It’s early September and Pandora is now in what I hope are the final stages of getting her new lithium house bank installed. Yes, STILL.
Last week I decided to pull the plug on the marina in Deltaville and move Pandora to a friend’s dock nearby. There remains more to do so I am bringing in another electrician to review what had been done to date and to recommend what would be needed to finish the install.
I made this decision as when I arrived in Deltaville to consider next steps earlier in the week as I just could not get a straight answer about how much time it would take to get the job done and how many more hours at $100/hr would be needed.
It’s worth noting that when I received my last double digit bill the yard threatened to haul and impound the boat, when I questioned the number of hours that had been billed. To me, that seemed very aggressive given the fact that it had only been three days since I had even gotten the bill. Well, I paid it, under duress I assure you, but it is still not clear to me as to how they had managed to spend literally weeks working full time on the boat, with no clear completion date in sight.
Recall that what has become a very painful saga began in mid May when I brought Pandora back from the Caribbean. It is hard to believe that it is now Labor Day, an entire summer has gone by and the job is still not completed. There remains some work to be done on the AC side of the system as well as some troubleshooting on the DC side along with programing of various contr0llers. And, we are nowhere on the install of the wind generator.
Here’s Pandora at my friend’s dock, a very lovely place to be sure. My plan, all along, was to get the work completed and bring her back to CT so I could get other work done before I headed south to Antigua at the end of October. Additionally, the Salty Dawg Rally is now offering a departure from Newport and I wanted to give that a try.
Alas, the original delivery date for getting Pandora back was mid July and the yard totally blasted by that. Silly me, I should have known I was being hosed. Now it’s September, Labor Day, and the job was still not completed. My only regret is that I didn’t pull the plug weeks ago and move the boat.
Ok, so now that there is a new tech focused on the boat, I am cautiously optimistic that I will have Pandora’s electrical and wind generator work by mid September when I will run her to Annapolis for some rigging and hull scratch repair at M Yachts. Steve, the owner, is being very supportive and expects to turn the boat around quickly. I’ve had work done there in the past and believe him.
With our son Rob and his family, complete with three grandchildren, only an hour from Annapolis, I am looking forward to visiting them when I am working on Pandora. Tori, in the middle, the oldest, is starting kindergarten, flanked by Emme and Rhette. Adorable.After I get Pandora ready, I will head down to Hampton to join in the fun leading up to the departure for Antigua and the Salty Dawg Rally to the Caribbean.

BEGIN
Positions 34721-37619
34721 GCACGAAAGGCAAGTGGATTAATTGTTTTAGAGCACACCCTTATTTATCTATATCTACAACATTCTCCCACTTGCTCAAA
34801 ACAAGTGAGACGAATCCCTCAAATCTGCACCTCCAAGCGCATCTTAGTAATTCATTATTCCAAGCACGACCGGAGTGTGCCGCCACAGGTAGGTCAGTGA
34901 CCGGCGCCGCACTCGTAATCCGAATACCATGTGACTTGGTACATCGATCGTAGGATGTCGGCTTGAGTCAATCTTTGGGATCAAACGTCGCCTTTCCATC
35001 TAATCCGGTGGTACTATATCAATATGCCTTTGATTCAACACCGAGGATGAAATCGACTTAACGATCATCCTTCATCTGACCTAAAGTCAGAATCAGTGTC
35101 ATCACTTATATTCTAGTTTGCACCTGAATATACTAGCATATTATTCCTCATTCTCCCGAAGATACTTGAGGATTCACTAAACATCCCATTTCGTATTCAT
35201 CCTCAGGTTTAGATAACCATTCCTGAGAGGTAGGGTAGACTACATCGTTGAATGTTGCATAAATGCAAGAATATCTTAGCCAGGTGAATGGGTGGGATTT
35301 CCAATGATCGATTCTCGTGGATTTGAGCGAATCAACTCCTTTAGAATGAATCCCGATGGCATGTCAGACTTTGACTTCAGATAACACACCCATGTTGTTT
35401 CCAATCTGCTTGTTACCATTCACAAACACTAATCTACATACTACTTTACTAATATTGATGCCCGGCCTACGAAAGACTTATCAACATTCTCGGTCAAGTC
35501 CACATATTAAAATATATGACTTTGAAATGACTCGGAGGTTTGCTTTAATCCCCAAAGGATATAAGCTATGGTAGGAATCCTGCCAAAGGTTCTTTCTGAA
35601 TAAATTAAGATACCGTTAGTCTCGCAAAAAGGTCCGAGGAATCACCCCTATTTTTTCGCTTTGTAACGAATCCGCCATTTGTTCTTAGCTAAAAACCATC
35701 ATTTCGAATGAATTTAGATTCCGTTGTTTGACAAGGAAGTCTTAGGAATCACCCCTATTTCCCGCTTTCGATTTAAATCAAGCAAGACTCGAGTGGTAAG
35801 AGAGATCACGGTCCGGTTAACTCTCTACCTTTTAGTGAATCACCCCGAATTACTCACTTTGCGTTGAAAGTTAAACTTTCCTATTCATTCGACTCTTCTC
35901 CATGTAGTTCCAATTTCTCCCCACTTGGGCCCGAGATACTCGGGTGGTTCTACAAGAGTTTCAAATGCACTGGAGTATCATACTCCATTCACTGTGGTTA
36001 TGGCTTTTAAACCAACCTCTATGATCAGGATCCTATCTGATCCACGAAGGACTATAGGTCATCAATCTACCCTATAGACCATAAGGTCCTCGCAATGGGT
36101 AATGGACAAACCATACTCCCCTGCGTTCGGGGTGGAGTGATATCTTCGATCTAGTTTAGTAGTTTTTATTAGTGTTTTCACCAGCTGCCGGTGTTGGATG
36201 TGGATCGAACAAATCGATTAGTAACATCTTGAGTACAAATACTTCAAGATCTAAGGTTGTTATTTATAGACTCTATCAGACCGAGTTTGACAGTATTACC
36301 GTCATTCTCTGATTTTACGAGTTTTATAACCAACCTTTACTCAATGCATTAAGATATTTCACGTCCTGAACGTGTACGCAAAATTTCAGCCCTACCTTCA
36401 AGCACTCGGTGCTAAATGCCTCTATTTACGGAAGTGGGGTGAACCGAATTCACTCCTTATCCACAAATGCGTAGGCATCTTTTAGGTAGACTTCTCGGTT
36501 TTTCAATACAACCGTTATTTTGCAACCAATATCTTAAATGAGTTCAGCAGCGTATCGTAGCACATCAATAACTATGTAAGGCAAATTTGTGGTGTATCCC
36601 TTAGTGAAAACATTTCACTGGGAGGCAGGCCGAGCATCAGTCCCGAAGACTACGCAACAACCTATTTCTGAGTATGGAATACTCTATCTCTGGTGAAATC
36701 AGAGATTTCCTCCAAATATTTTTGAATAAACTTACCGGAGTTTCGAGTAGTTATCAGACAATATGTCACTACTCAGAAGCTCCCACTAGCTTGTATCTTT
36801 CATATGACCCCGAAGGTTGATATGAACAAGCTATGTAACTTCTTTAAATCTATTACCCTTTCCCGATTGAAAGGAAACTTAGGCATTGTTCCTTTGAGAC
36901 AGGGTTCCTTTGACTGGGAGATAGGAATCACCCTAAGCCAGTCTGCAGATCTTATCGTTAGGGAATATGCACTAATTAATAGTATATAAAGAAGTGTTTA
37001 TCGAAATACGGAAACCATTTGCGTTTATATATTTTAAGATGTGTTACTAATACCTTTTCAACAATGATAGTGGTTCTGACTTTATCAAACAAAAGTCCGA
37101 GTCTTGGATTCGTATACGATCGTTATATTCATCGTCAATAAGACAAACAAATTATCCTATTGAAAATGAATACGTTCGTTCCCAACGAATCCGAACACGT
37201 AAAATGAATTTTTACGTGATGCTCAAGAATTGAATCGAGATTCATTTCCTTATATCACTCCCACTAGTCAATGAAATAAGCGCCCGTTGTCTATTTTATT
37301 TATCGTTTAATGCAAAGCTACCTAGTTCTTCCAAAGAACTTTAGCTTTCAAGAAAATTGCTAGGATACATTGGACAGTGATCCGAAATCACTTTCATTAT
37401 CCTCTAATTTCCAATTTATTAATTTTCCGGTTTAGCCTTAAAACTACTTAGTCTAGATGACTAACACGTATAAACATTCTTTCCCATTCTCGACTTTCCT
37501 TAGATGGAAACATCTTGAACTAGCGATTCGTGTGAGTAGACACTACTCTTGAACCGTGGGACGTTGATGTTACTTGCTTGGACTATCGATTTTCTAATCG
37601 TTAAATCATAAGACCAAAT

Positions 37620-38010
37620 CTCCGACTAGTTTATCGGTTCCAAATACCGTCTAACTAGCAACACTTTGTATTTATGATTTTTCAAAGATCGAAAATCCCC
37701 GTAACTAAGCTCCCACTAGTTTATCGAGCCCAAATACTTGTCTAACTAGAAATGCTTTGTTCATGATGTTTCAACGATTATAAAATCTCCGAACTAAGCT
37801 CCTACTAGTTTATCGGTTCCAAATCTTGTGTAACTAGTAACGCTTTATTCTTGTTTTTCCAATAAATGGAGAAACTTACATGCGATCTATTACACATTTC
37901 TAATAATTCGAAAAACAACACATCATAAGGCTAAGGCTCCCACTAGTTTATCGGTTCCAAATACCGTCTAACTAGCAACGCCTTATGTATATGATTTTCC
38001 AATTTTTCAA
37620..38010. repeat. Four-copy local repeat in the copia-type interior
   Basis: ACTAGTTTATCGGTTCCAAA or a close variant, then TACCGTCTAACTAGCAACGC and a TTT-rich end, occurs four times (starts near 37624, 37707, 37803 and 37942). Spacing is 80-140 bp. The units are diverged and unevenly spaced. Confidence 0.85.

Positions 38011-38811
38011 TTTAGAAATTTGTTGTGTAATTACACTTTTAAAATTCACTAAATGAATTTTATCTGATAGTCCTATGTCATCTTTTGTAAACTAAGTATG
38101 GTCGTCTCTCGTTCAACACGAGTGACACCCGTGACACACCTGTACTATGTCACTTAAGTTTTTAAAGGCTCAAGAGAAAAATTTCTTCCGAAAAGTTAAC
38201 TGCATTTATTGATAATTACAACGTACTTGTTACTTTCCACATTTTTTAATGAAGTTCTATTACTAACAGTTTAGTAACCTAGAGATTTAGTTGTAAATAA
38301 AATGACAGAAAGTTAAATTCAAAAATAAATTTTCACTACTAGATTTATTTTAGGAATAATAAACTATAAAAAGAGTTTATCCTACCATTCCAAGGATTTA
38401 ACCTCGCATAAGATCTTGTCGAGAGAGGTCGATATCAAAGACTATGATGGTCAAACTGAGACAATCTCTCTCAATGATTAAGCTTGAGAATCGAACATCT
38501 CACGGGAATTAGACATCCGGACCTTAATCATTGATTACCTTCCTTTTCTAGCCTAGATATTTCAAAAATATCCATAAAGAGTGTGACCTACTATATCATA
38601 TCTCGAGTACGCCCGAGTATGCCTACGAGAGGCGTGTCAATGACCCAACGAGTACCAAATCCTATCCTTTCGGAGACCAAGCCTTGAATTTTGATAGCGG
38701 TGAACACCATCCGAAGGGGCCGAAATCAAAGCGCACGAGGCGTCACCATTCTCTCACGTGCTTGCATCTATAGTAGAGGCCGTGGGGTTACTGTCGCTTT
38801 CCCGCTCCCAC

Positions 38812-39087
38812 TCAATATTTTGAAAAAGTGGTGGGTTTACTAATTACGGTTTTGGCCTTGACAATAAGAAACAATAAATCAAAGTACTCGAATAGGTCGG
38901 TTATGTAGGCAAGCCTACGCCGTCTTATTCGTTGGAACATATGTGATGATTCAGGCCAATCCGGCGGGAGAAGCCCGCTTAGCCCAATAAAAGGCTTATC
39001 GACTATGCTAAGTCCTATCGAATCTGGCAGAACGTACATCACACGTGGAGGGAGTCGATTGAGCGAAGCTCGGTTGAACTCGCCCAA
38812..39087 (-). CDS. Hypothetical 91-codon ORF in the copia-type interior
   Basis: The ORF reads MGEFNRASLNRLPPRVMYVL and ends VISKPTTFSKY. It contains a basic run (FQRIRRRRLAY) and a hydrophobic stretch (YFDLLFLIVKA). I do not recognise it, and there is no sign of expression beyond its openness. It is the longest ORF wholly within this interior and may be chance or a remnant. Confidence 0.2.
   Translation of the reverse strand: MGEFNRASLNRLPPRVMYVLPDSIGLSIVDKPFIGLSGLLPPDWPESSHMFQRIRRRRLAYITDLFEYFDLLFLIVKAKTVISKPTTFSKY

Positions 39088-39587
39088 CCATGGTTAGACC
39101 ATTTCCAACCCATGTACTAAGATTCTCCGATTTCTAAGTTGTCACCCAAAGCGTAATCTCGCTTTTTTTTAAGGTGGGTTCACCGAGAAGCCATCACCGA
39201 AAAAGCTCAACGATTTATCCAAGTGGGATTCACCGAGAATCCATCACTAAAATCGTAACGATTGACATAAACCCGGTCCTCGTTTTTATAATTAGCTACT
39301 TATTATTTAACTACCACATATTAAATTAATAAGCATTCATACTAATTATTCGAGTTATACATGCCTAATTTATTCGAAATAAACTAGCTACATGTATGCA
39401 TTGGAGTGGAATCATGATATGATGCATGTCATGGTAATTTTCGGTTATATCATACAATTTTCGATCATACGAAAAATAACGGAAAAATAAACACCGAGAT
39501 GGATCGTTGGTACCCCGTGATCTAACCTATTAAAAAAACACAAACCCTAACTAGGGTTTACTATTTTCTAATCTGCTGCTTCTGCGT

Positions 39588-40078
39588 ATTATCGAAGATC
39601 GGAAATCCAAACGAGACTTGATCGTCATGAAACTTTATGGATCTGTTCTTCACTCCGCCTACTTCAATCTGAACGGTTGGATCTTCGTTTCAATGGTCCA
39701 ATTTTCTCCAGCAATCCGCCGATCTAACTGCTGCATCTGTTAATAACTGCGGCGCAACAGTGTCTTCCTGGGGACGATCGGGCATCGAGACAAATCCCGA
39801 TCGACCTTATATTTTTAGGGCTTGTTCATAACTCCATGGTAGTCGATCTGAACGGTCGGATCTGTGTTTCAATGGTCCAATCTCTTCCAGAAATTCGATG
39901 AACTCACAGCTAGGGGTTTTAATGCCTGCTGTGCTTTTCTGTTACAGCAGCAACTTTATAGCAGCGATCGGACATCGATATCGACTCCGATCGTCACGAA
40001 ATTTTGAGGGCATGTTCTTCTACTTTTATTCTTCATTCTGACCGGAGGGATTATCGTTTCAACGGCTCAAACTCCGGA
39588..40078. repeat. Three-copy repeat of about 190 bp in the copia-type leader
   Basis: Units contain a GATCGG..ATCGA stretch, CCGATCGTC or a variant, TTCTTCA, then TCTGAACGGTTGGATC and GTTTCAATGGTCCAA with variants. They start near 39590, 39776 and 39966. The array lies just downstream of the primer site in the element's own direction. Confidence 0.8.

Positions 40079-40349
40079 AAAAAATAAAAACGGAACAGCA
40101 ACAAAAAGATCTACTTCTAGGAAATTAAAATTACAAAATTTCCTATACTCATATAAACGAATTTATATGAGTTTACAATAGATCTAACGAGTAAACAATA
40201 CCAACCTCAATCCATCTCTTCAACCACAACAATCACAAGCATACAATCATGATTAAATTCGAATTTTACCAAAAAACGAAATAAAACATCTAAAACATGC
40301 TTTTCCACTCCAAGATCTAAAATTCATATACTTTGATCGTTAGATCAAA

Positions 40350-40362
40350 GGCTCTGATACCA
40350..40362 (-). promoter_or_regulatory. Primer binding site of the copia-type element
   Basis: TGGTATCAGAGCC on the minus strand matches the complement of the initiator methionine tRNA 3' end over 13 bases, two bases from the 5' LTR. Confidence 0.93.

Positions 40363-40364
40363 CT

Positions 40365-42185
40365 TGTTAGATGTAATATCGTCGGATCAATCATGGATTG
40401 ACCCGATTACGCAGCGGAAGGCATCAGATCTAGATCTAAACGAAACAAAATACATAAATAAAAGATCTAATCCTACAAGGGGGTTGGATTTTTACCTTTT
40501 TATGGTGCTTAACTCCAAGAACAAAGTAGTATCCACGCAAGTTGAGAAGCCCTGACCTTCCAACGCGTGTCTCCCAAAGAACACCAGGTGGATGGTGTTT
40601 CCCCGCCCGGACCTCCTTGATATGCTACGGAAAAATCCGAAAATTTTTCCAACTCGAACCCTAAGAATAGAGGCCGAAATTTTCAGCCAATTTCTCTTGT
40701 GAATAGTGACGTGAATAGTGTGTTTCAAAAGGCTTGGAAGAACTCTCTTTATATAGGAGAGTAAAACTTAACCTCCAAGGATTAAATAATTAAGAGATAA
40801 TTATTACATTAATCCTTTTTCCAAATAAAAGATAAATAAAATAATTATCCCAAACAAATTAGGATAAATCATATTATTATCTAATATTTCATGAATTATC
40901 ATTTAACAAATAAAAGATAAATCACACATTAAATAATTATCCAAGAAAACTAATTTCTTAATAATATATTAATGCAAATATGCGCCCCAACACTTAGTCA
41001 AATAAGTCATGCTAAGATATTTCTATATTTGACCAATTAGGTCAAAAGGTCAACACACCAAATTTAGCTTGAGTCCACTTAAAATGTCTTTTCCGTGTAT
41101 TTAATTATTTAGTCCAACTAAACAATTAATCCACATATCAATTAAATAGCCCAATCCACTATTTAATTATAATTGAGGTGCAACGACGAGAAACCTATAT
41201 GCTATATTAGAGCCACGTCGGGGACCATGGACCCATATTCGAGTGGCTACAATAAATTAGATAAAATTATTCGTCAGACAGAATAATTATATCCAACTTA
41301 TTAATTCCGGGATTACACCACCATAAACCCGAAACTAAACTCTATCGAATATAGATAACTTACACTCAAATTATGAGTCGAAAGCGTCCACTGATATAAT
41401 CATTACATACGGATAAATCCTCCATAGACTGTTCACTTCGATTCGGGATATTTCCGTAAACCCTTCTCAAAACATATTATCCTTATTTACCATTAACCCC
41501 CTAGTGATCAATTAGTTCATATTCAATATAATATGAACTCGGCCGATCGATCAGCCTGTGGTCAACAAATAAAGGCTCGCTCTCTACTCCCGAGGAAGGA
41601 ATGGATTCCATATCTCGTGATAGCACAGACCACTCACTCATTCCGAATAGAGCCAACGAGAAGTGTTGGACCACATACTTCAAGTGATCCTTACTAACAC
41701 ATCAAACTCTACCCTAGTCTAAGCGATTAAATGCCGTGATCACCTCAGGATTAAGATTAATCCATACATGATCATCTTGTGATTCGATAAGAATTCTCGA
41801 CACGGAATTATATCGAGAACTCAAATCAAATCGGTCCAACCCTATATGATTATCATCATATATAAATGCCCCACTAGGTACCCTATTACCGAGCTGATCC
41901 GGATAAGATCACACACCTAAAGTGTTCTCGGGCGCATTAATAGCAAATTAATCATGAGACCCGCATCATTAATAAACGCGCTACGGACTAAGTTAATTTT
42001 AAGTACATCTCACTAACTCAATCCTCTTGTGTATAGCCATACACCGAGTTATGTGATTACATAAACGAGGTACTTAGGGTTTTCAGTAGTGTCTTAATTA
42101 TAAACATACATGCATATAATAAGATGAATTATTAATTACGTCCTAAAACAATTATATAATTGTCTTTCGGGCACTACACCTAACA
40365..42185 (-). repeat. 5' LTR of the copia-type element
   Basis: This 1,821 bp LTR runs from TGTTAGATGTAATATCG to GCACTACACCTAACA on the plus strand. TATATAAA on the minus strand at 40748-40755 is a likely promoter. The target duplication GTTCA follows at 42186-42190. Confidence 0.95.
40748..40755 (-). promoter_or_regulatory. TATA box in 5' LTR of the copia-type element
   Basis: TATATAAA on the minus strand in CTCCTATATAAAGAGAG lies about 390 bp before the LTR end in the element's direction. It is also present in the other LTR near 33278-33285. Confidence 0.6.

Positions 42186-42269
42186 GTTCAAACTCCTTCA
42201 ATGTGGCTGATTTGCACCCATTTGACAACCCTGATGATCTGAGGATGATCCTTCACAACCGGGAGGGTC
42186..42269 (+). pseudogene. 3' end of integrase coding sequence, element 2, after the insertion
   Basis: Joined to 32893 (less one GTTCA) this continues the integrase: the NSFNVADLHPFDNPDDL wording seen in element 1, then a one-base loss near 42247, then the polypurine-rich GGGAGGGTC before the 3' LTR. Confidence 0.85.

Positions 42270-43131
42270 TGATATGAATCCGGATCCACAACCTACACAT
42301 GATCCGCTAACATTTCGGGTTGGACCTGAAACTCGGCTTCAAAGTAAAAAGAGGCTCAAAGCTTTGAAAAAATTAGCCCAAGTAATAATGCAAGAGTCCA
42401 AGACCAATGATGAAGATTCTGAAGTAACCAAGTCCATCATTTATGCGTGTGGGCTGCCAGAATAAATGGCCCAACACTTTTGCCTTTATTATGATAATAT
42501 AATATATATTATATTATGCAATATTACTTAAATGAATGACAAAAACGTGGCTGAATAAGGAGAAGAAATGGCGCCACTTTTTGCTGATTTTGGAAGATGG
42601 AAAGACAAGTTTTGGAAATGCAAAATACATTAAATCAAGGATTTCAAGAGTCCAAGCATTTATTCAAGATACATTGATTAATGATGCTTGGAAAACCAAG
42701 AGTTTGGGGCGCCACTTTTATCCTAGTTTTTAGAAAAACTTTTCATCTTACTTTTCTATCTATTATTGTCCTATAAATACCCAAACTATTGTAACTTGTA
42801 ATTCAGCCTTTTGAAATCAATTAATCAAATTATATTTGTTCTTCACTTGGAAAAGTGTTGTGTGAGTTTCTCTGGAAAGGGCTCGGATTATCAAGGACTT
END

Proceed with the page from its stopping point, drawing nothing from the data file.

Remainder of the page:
And, speaking of the rally, registration is running ahead of any year on record and I expect that we will soon be forced to cut it off. It pains me to think that we may have to say no to some boats that delayed in signing up as in past years we have taken registrations up until a few weeks prior to departure. However, this year, it seems that just about everybody that has considered heading south is doing it NOW!
As the pandemic winds down it looks like many are adopting YOLO, you only live once, and have decided to get out of Dodge and head for warmer climes.
This departure time in Hampton will be thrilling for me as president of Salty Dawg and I am SO looking forward to addressing all of those enthusiastic skippers and crew as they prepare to head south, many for the first time.
The bulk of the boats, upwards of 100 or more, will be heading to Antigua, my favorite island, and some to the Bahamas as well.
This winter will be a milestone for me and Brenda as we embark on the beginning of our second decade of seasonal cruising that has taken us the entire length of the US east coast, the Bahamas, much of Cuba and most of the islands of the eastern Caribbean from the USVI south nearly all the way to Grenada.
I have to say that I am very excited about sharing the islands with so many other cruisers, or Dawgs as we like to call them.
All I can say is that I sure hope that getting the rest of the work done on Pandora, abbreviated though it may be, goes smoothly.
I’ll be sharing the “lessons learned” about all this in future posts. One thing for sure is that this turned out to be the most frustrating process EVER in getting work done and, for me, crystalized what the phrase means when someone says BOAT, Break Out Another Thousand…
Let’s hope that all of the expense and frustration pays off and that the new lithium bank and upgraded electrical system lives up to it’s promise.
Perhaps I’ll focus on what is to come, a winter of sunshine in the islands. Yes, looks like it will be fun. I can almost taste that rum punch at sunset with friends aboard Pandora. I guess that I have to say that the SAGA continues but hopefully, no more surprises await.
That’s all for now. Time to head to the farmer’s market.
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